U.S. Supreme Court CORPUS v. ESTELLE , 414 U.S. 932 (1973)
414 U.S. 932
Julius CORPUS et al.
W. J. ESTELLE, Jr., Director, Texas Department of Corrections, et al.
Supreme Court of the United States
October 15, 1973
On petition for writ of certiorari to the United States Court of Appeals for the Fifth Circuit.
The petition for a writ of certiorari is denied.
Mr. Justice DOUGLAS, with whom Mr. Justice MARSHALL concurs, dissenting.
Petitioner Perales, originally convicted of a drug offense, successfully moved for a new trial. In the First trial the prosecutor had waived the habitual offender provision for a mandatory life sentence in exchange for the petitioner's agreement to waive his right to jury trial. On retrial, petitioner exercised his right to jury trial and the prosecutor refused to waive the habitual offender sentence enhancement provisions. As a consequence petitioner received a mandatory life sentence upon conviction. The prosecutor has stipulated that:
'The decision made by the District Attorney of Travis County to waive the 'habitual count' of the indictment in [the first trial] was based solely upon the fact that the Defendant waived a jury trial. If the Defendant had waived a jury trial in [the second trial] the District Attorney of Travis County
would have again waived the 'habitual count' . . ..' (R. 38, emphasis added.)
It is well established that 'if the only objective of a state practice is to discourage the assertion of constitutional rights it is 'patently unconstitutional." Chaffin v. Stynchcombe, 412 U.S. 17 , 32 n. 20; Shapiro v. Thompson, 394 U.S. 618, 631 ; United States v. Jackson, 390 U.S. 570, 581 .
We thus held in United States v. Jackson, supra, that the death penalty clause in the Federal Kidnaping Statute, 18 U.S.C. 1201(a), which essentially insulated from the death penalty those defendants who waived the right to jury trial or pled guilty, imposed an impermissible burden on the exercise of Sixth Amendment rights.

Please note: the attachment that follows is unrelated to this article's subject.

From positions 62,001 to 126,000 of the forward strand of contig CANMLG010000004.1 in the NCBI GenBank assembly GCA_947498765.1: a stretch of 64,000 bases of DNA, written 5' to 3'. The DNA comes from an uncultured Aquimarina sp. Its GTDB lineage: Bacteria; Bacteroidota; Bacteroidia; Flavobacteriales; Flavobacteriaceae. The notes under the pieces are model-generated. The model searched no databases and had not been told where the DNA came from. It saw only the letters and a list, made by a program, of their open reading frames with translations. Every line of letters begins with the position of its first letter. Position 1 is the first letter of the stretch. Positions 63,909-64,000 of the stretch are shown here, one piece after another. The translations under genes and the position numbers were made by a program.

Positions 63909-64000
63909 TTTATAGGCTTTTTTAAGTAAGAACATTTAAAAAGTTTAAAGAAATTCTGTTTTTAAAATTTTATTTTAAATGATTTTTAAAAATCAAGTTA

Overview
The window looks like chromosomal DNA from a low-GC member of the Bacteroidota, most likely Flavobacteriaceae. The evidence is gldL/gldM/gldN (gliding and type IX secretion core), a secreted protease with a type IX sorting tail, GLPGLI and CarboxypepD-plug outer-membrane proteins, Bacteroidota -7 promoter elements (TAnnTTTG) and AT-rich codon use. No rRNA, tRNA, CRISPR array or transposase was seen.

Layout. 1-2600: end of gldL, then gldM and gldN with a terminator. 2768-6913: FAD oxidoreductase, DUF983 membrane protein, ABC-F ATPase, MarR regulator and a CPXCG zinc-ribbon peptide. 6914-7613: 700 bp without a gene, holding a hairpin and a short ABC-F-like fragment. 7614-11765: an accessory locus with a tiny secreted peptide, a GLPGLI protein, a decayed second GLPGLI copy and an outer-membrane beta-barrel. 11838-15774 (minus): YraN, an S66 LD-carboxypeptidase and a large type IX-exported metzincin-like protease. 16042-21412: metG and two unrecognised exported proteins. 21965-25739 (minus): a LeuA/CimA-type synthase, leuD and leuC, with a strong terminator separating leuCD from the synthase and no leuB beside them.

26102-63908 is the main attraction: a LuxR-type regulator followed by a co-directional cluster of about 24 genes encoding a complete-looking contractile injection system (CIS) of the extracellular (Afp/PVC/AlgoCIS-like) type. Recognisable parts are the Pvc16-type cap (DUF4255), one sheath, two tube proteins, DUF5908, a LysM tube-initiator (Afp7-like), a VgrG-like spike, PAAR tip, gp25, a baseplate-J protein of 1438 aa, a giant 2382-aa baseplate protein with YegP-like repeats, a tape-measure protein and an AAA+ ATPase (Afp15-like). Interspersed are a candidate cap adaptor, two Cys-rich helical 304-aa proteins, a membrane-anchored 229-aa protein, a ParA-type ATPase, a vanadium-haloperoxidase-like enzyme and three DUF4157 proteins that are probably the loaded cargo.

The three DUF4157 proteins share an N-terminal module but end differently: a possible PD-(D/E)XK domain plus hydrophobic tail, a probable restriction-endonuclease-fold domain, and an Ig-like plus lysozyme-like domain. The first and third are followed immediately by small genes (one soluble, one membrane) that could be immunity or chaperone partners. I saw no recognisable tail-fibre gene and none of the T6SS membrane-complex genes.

Such express statutory schemes, however, are not the only mechanism for positing with an accused the necessity of determining whether the risk of greater punishment attending the exercise of constitutional rights makes that exercise too costly. A guilty plea constitutes a waiver of several fundamental rights, among them the right to jury trial. See Santobello v. New York, 404 U.S. 257, 264 ( Douglas, J., concurring). Plea bargaining, the extreme importance of which was recognized in Santobello, leaves with the prosecutor the power to set the price for the exercise of those rights. Machibroda v. United States, 368 U.S. 487 , held a guilty plea voidable if induced by the prosecutor's threat to bring additional prosecutions. Yet plea bargaining would be eliminated if an accepted plea to a lesser offense was rendered constitutionally vulnerable by the prosecutor's expressed intent to otherwise proceed to trial on the crime charged.
Despite the magnitude of the constitutional issues and the important role of plea bargaining in the administration of criminal justice (see White, A Proposal for Reform of the Plea Bargaining Process, 119 U.Pa.L. Rev. 439 (1971), and Note, The Unconstitutionality of Plea Bargaining, 83 Harv.L.Rev. 1387 (1970)), this Court has never spelled out the constitutional limits on the practice. This case, in which the accused's right to jury trial was expressly burdened with the possiblity of a mandatory life sentence (possibly the maximum penalty a State may exact for criminal conduct; see Furman v. Georgia,
408 U.S. 238
) under the habitual offender provisions, provides an opportunity to delimit its permissible bounds. I would take that opportunity.